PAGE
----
1. Don’t put people off unnecessarily! If someone asks what time your meeting is on – you’re on all the time – you’re a community [NOT a meeting] with various expressions of that, and there’ll always be something they can make or create! When someone asks who it’s for – it’s for everyone – follower of Jesus, sceptic and people interested in seeing what the craic with Jesus is all about.
2. Have something that makes your stand “stand” out (get it?!) and be noticed in a crowded hall. If something is impossible on a tiny stand, why not have an incredible competition or something outside the hall as you come into it! I’ve seen riddles to win 50 euro, competitions to win vouchers for the local Christian coffee shop (if it’s good), giant murder mystery scenes laid in the corridor between stands, people dressed up, interactive activities and things like this Uncover. Dare I suggest, you might even consider abandoning the boring table approach, for a clipboard and space to move around in!
3. Mingle with the other stalls – what an easy way to start collaborations in future! “Collabs” are brilliant especially for small societies who might struggle to publicise an event, but can do things jointly. Sitting here in CIT, the International Society were thrilled that we offered a weekly café space and homestay program – they want to partner more. The African Society also have a lot of Christians and were keen to do something together. The Photography Soc. always love to be asked to take pictures at events. The LGBT soc. hosted a vigil after a member committed suicide last year, and the CIT CU president bravely went along and offered to pray at the end for everyone (they loved the compassion shown). The Mental Health Soc. In one college were open to a talk on Christianity and Mental Health together, with a CU speaker. And inter–faith dialogue done well, between the Islamic Society and the CU or other faith groups, has provided marvellous opportunities in CIT.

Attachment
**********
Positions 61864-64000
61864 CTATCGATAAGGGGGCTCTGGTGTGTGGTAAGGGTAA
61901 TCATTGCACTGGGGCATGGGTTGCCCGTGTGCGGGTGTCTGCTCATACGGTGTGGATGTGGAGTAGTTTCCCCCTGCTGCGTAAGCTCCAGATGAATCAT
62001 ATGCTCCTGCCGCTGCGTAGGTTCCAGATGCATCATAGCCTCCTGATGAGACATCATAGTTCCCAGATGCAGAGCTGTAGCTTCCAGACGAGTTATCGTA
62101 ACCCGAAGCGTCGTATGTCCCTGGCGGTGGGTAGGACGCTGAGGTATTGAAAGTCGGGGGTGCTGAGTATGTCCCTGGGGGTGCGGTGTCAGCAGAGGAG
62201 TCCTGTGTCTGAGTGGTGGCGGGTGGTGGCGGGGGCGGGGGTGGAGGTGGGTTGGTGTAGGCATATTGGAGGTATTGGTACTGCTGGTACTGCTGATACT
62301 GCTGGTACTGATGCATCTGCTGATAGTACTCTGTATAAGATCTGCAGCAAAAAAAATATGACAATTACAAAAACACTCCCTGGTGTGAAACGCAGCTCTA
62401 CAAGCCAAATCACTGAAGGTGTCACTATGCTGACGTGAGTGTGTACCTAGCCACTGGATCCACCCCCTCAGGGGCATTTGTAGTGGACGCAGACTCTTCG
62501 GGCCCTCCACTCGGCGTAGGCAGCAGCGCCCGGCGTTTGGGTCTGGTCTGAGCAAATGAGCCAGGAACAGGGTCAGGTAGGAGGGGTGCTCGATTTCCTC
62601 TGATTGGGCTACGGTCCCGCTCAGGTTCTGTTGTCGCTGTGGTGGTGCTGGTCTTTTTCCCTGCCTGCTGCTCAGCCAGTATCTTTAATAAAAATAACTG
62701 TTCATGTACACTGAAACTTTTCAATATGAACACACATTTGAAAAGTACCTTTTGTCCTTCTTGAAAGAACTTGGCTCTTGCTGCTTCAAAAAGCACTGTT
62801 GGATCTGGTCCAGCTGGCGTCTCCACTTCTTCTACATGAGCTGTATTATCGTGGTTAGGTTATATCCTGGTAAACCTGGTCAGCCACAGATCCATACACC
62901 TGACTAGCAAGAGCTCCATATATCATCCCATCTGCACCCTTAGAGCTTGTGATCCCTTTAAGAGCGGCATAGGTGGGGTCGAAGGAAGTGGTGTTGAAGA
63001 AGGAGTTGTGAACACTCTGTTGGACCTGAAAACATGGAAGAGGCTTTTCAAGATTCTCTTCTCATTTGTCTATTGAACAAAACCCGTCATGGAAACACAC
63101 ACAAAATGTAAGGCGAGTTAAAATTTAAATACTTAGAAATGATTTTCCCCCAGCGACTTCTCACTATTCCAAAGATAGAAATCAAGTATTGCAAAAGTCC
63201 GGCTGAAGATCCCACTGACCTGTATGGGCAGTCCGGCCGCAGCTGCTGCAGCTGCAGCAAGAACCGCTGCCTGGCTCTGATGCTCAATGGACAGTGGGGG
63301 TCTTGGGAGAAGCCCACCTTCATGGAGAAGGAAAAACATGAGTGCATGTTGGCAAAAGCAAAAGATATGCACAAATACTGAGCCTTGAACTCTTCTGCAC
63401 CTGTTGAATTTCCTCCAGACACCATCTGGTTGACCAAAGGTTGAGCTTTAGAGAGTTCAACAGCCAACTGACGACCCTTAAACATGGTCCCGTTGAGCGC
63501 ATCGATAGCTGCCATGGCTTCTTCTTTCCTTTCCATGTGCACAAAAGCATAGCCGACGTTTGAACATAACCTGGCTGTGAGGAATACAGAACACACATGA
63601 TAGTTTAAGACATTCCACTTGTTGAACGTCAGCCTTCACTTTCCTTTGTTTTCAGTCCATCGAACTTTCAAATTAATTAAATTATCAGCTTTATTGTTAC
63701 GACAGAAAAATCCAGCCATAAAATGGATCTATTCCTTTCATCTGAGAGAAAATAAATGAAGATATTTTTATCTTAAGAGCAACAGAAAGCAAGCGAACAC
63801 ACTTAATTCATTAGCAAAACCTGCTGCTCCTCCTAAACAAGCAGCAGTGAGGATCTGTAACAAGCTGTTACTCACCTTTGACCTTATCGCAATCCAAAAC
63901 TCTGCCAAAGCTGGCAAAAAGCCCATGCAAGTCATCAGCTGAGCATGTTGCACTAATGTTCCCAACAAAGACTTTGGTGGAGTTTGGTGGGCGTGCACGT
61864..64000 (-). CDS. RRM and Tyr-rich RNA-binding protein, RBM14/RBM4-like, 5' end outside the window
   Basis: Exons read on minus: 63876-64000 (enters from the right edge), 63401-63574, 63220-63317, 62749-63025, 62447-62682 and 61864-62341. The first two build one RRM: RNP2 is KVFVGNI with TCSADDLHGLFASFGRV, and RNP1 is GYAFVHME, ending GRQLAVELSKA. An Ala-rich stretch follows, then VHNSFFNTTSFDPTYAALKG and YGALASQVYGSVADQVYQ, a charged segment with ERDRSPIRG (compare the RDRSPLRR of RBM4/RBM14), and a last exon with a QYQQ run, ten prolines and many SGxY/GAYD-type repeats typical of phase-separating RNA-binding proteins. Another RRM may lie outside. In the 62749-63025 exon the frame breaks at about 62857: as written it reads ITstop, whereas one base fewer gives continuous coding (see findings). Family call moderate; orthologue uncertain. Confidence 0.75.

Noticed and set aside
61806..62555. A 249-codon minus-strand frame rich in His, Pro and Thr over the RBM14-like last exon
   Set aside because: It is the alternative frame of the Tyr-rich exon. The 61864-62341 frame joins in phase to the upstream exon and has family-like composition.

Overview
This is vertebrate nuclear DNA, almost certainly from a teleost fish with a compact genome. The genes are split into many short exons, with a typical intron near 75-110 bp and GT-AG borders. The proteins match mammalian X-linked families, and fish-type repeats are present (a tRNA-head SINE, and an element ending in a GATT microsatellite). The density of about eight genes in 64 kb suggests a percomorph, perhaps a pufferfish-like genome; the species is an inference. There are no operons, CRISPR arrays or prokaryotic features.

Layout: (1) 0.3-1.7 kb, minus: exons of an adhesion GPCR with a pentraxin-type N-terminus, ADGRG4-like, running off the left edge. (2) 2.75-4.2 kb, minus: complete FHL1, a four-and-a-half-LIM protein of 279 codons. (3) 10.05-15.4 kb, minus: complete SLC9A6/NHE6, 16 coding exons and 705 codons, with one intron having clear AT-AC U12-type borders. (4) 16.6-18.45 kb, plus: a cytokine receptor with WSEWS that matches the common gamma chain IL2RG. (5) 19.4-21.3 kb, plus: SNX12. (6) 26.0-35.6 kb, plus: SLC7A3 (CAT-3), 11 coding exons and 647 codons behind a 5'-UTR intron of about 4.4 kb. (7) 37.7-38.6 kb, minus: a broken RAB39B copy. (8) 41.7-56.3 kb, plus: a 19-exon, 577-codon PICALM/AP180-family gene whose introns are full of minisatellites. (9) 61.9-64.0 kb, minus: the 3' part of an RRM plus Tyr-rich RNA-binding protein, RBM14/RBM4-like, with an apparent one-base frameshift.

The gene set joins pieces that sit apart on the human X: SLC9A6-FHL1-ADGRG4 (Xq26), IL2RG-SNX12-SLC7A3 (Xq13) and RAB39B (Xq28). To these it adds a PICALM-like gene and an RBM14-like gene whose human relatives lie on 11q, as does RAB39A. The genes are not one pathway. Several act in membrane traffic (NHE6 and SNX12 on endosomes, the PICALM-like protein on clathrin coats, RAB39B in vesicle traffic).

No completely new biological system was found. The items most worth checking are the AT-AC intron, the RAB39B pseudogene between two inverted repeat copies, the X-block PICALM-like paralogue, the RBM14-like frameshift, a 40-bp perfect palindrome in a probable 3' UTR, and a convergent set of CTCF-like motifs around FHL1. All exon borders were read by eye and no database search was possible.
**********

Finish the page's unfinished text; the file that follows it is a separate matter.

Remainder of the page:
4. Have a really good flyer or something that tells people of early ways to connect via facebook, weekly email or text. Non–Christian students shouldn’t necessarily be made to pay to find out more about Jesus (by having to sign–up on some campuses), so don’t think your presence at Socs Day is always primarily to sign people up. We’re there to treat people as humans and help them take the first step towards the most human person of all!
5. Smile, enjoy the banter round the stall and welcome people – many won’t sign up but will still judge you on your welcome and friendliness. One student in CIT a few years ago noticed the smiles, craic and honest, messy life round the free tea and coffee stall, and for 2 months walked past watching each week. The next few weeks he kept taking a coffee and running, the next few he stayed to chat, and then he wanted to study “Uncover” with someone. Don’t underestimate a genuine smile!
6. Have some (good quality) free literature and resources that people can take, even if they don’t want to sign up. To be human is to have questions. And often Socs day stalls show that you understand the mindset of those passing by, in having things that speak into those questions. Best of all (but not always possible), have it far enough away from your table that people don’t feel “watched” while they peruse but perhaps have it close enough still that you can have a conversation too.
7. Free stuff! Because everyone loves that. It’s not luring people in under false pretences. It’s simply being human.